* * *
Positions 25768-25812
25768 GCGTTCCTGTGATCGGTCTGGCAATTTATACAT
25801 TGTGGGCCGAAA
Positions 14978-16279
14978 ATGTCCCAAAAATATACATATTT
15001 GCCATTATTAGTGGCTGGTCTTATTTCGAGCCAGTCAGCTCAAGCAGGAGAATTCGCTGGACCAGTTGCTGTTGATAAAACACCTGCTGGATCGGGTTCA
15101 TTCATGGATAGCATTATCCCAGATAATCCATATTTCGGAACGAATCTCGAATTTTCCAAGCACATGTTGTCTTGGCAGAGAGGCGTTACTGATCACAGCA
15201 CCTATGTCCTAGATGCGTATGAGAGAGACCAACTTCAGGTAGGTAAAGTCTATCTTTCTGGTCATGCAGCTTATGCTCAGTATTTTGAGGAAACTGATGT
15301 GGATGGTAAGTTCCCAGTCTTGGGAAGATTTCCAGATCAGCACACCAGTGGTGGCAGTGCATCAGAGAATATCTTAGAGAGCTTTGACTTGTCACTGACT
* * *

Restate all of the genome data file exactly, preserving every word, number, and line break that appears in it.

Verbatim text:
Positions 25768-25812
25768 GCGTTCCTGTGATCGGTCTGGCAATTTATACAT
25801 TGTGGGCCGAAA
Positions 14978-16279
14978 ATGTCCCAAAAATATACATATTT
15001 GCCATTATTAGTGGCTGGTCTTATTTCGAGCCAGTCAGCTCAAGCAGGAGAATTCGCTGGACCAGTTGCTGTTGATAAAACACCTGCTGGATCGGGTTCA
15101 TTCATGGATAGCATTATCCCAGATAATCCATATTTCGGAACGAATCTCGAATTTTCCAAGCACATGTTGTCTTGGCAGAGAGGCGTTACTGATCACAGCA
15201 CCTATGTCCTAGATGCGTATGAGAGAGACCAACTTCAGGTAGGTAAAGTCTATCTTTCTGGTCATGCAGCTTATGCTCAGTATTTTGAGGAAACTGATGT
15301 GGATGGTAAGTTCCCAGTCTTGGGAAGATTTCCAGATCAGCACACCAGTGGTGGCAGTGCATCAGAGAATATCTTAGAGAGCTTTGACTTGTCACTGACT